Pedestrian bridge rises along Trinity River near downtown
Tilley Bridge will serve as a gateway to downtown for cyclists, pedestrians
FORT WORTH -- Ann Smith wasn't going to let the occasion go by without a little ceremony.
While dignitaries and onlookers watched cranes lift the steel arch for the Phyllis Tilley Memorial Bridge into place over the Trinity River, Smith, who is Tilley's daughter, had her own celebration planned.
Under the trees in Trinity Park, she had set out her picnic, including a bottle of wine, to honor her mother, who helped create Mayfest and formed the nonprofit group Streams and Valleys to clean up the river and encourage residents to use it.
"When she started, the Trinity was just that muddy ditch that everybody ignored," said Smith, who now lives on South Padre Island. "It had been channelized and it wasn't very pretty. But she got everybody involved, and look it at it now. When I saw kayaks out there and all of these bikers and runners using the trails, I kept thinking she would be thrilled to see it today."
After Tilley's death, there was a debate about how best to honor her. The pedestrian bridge, which will connect Trinity Park and downtown, was considered an appropriate honor because it is likely to bring even more people to the Trinity Trails system.
When it is completed in August, the 364-foot stress-ribbon bridge, designed by Boston architect Miguel Rosales, will be the first of its kind in the United States. A precast concrete deck will be laid across a pair of steel cables, which will be taut like a rubber band, then linked from one bank to the other. The design decreases how much of an obstruction the bridge will be during floods and is intended to visually complement the nearby Lancaster bridge.
The $3 million project was originally supposed to be completed last year, but the project's design and other issues took time to resolve, said Richard Zavala, parks and community services director.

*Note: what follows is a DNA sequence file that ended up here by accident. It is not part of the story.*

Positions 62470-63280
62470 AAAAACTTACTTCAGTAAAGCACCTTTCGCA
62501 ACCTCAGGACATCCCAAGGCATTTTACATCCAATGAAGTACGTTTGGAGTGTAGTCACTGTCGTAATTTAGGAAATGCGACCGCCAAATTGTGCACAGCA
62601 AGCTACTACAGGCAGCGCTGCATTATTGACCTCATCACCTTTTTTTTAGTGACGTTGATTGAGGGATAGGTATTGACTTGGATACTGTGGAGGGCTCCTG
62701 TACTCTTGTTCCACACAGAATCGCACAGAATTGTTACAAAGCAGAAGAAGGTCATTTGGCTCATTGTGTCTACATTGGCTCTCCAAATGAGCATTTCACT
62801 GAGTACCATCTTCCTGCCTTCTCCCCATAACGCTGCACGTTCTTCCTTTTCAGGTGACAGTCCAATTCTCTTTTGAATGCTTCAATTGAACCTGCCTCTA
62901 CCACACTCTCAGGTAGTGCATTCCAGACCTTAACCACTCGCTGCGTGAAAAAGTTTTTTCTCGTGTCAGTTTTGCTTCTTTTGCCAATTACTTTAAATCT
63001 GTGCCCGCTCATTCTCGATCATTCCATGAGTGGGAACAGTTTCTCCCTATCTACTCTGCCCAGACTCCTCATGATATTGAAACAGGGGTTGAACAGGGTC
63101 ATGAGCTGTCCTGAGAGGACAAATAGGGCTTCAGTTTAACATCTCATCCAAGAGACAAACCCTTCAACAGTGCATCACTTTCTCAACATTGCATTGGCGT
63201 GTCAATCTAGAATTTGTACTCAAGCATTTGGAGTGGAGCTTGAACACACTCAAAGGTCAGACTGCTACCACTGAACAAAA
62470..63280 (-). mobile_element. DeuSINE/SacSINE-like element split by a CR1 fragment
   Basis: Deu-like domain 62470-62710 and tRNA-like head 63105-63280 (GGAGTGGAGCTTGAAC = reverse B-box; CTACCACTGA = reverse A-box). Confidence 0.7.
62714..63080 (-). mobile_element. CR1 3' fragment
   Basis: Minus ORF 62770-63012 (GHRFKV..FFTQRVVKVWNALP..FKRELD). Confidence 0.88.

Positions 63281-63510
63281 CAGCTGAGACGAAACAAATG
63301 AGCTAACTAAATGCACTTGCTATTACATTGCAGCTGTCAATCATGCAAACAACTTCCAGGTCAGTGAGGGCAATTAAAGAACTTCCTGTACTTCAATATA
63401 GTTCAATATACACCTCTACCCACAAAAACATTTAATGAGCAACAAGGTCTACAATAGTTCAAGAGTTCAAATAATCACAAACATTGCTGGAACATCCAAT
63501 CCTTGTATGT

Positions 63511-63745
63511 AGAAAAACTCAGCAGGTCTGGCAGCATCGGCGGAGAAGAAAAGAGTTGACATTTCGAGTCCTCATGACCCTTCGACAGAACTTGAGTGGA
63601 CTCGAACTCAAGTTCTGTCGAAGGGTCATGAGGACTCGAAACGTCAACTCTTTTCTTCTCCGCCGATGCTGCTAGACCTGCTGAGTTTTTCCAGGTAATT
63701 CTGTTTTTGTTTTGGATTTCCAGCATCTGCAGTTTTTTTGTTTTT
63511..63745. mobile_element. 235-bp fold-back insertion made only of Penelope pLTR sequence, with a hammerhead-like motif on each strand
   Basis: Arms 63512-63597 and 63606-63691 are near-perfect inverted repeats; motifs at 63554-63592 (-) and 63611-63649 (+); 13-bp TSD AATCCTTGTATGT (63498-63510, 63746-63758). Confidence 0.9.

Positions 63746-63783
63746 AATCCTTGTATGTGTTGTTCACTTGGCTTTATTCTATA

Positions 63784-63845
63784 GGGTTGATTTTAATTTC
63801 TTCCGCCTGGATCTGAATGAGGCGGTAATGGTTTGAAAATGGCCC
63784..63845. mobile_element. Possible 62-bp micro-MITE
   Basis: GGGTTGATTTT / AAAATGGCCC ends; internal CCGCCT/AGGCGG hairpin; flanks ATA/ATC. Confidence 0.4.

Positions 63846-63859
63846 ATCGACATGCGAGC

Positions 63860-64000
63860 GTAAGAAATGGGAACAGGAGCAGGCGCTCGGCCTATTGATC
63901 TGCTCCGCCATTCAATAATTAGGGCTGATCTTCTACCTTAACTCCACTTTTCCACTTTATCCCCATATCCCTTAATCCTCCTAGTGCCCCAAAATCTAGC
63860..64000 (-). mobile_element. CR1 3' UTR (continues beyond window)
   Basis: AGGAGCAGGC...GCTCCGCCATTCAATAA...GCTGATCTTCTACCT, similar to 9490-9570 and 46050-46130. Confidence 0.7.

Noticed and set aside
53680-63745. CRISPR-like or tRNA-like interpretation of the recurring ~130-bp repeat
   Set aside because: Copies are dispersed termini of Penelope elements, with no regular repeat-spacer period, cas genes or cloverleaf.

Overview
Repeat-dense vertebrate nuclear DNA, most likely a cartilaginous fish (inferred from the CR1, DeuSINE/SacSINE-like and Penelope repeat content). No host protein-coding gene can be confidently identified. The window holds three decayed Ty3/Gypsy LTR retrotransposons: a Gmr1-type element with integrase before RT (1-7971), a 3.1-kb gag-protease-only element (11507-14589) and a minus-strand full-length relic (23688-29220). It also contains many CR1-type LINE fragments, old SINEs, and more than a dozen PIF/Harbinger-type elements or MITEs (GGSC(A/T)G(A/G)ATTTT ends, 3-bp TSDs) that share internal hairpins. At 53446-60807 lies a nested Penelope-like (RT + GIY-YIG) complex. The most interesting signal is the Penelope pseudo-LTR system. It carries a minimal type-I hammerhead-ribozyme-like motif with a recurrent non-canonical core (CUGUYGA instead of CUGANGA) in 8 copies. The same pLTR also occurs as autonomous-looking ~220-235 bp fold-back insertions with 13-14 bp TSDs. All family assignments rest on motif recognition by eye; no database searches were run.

Federal grants administered by the Texas Department of Transportation provided $2.3 million while the city kicked in $459,000 and Streams and Valleys raised $200,000 from private donors, said David Creek
When completed, the bridge is expected to provide a valuable link for cyclists and pedestrians between Trinity Park and downtown.
For many cyclists wanting commute to downtown, the bridge will provide a much easier option.
"Cyclists have had to get off and go over Seventh Street Bridge," said Adelaide Leavins, Streams and Valleys executive director. "Once [the Tilley Bridge] opens, we hope it will increase cycling commuters into downtown. It's just an easier commute."
A trail head on the east side will lead to Fifth Street as a gateway into downtown.
If Tilley were still around, her daughter said, she would be flattered with the honor but would still be pushing to do more.
"It just shows what you can do if you put your mind to it," Smith said. "She was soft-spoken. You really had to listen to hear what she had to say. Everybody would follow her because she had great ideas and she never stopped going. I can't remember how many times she had me out trimming trees with her up and down this river."
Bill Hanna, 817-390-7698